Watch CBS News

Al Capone's "sweetheart" gun is up for auction again — and it could sell for over $2 million

Al Capone's personal items up for grabs
Al Capone's favorite pistol, jewelry, furniture to be auctioned off 06:37

A pistol that the notorious Prohibition-era gangster Al Capone nicknamed "sweetheart" is once again up for auction. This time, prospective buyers can place bids in South Carolina on the weapon that Capone's family members credit with routinely protecting his life, after a Greenville-based auction house acquired what is now considered by some to be an iconic collectible.

The winning bid for Capone's pistol is expected to come at an exorbitant cost. Richmond Auctions will host a round of bidding on the gun next month, estimated that the final price will land somewhere between $2 and $3 million. Their auction on May 18 will take place less than three years after it sold for just over $1 million at another auction in California. Bidding starts at $500,000.

The .45 Colt semi-automatic pistol was manufactured in 1911 and became one of Capone's most prized possessions when he rose to infamy as a seemingly untouchable Chicago crime boss during the 1920s. According to the FBI, Capone's legacy includes a litany of criminal accusations involving gambling, prostitution, bootlegging, bribery, drug trafficking, robbery, racketeering and murder. It is believed that Capone, who was sometimes known as "Scarface," was behind the brutal St. Valentine's Day massacre in 1929.

In this Aug. 25, 2021 file photo, Brian Witherell displays a Colt .45-caliber pistol that once belonged to mob boss Al Capone, at Witherell's Auction House in Sacramento, California. AP Photo/Rich Pedroncelli, File

He evaded law enforcement for years before eventually being convicted of multiple charges related to tax evasion and prohibition violations in 1931. He ultimately servied roughly seven and a half years in federal prison in Atlanta and at the notorious Alcatraz penitentiary off the coast of San Francisco. Capone's health deteriorated during the incarceration, and he died in 1947 at 48 years old. 

The mobster's .45 pistol, supposedly his "favorite" gun, was turned over to his wife, Mae Capone, historians say. She handed it down to their son, Sonny Capone, who in turn left it to his daughters Diane and Barbara Capone following his own death in 2004. 

Al Capone's granddaughters initially put the pistol up for auction in 2021, alongside about 200 of their grandfather's personal belongings. Witherell's auction house, based in Sacramento, facilitated the bidding on a broad range of items Capone had owned during his life that by then were part of his estate, including jewelry, watches and numerous weapons of varying types. The .45, which sold in the end for hundreds of thousands of dollars more than anticipated, went to a private collector.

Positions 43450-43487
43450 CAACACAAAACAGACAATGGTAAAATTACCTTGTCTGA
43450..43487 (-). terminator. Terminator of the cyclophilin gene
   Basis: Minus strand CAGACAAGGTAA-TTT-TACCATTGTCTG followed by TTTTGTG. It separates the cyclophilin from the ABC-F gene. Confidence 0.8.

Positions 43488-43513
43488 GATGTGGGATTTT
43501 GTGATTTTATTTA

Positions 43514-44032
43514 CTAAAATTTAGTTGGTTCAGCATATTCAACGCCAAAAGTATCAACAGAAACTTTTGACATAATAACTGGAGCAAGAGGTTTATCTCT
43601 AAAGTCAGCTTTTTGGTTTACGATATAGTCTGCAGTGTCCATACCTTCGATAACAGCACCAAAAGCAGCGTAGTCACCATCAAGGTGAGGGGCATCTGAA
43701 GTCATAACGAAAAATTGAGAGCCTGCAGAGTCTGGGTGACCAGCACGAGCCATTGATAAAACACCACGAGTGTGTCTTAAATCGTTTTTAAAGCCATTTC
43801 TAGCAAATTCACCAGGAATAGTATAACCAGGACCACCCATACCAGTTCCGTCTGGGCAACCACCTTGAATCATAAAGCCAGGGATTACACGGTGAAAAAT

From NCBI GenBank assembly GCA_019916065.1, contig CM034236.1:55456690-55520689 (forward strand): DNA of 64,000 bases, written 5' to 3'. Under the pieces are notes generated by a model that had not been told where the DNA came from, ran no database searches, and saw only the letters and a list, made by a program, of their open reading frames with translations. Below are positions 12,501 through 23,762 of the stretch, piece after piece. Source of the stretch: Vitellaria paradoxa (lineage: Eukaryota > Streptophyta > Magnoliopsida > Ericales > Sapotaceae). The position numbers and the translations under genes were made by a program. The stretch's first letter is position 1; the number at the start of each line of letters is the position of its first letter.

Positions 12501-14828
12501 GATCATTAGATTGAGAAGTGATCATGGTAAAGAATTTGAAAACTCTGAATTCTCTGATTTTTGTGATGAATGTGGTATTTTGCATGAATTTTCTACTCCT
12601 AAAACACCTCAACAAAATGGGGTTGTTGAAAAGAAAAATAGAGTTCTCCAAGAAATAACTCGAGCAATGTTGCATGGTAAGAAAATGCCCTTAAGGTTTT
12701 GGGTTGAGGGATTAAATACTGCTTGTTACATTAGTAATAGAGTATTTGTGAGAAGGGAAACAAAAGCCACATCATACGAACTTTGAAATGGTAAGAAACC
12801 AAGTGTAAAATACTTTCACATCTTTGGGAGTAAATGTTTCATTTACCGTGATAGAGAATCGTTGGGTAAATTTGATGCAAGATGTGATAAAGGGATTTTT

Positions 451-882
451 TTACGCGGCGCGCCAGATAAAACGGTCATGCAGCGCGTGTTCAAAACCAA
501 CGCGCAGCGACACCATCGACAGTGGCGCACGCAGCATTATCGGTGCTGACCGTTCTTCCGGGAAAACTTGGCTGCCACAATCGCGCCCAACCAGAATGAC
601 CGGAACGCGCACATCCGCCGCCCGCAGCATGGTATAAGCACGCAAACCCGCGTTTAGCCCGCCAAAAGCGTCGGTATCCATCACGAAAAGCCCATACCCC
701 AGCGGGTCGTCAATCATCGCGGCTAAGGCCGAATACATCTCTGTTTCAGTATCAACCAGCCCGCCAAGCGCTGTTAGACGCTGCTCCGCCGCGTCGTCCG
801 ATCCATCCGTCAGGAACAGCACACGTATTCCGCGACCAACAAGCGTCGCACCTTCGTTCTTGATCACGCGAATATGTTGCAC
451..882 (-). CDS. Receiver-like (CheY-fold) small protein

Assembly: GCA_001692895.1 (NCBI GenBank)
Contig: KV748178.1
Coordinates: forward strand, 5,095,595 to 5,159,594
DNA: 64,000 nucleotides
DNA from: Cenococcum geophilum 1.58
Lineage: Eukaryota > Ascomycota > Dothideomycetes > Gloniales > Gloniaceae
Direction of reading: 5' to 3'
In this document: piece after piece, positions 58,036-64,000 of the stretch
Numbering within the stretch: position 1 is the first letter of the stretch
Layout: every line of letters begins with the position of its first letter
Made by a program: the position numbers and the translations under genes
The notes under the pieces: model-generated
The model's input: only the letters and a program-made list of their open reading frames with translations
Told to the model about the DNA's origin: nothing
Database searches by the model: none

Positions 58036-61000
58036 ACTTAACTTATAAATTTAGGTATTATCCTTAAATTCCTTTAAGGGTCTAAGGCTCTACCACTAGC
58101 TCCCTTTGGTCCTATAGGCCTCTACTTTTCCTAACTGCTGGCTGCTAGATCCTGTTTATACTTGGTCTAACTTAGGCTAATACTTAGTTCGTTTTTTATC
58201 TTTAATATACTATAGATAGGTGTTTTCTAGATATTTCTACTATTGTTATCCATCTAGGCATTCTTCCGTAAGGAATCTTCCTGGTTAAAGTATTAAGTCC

Al Capone (left) sits in a train compartment with an unidentified associate during his transport to prison in October 1931. Hulton Archive/Getty Images

"This gun was kind of his protection and I think it saved his life on a number of occasions and so he called it his sweetheart," said Diane Capone during an interview with CBS News ahead of that auction. She said that as far as she knew, her grandfather carried the pistol with him everywhere he went. 

Critics have denounced the family's decision to auction off items from Capone's estate, and for turning a profit considering the gangster had a hand in many violent and deadly crimes during his reign in Chicago. But others point to the historical significance of Capone's belongings in the present day, and especially that of his treasured "sweetheart" pistol.

"This particular Colt 1911 is more than just a firearm. It's a relic of an era marked by lawlessness and larger-than-life personalities," said Kimmie Williams, a firearms specialist at Richmond Auctions, in a statement. "Its profound connection to Al Capone adds an extra layer of allure, making it a must-have and trump-card for any world-class collector." 

View CBS News In
CBS News App Open
Chrome Safari Continue
Be the first to know
Get browser notifications for breaking news, live events, and exclusive reporting.